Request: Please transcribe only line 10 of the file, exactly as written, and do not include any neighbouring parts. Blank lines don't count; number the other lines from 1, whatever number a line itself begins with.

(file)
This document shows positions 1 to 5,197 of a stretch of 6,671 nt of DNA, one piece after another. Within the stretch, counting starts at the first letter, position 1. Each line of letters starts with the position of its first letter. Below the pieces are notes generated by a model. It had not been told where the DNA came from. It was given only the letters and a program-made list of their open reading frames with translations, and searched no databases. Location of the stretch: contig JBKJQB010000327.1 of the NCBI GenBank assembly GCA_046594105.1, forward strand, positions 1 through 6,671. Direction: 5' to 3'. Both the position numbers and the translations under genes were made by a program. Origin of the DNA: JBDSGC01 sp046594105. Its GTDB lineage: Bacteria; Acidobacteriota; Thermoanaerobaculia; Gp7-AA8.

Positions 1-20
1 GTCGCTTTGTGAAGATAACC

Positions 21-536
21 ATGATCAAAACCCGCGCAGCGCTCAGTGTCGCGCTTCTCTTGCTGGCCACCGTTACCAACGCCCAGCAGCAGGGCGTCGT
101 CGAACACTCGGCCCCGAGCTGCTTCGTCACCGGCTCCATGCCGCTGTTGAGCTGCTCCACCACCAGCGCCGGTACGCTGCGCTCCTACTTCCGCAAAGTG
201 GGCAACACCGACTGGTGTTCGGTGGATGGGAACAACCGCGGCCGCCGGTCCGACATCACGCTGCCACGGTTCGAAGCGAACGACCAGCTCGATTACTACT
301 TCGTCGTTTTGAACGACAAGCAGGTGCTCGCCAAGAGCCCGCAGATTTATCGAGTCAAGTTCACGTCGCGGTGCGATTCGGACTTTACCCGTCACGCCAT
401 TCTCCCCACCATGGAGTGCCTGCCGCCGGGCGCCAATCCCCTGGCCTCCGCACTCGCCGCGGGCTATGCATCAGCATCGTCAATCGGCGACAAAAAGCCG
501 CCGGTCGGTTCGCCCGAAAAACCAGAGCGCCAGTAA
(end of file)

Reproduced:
501 CCGGTCGGTTCGCCCGAAAAACCAGAGCGCCAGTAA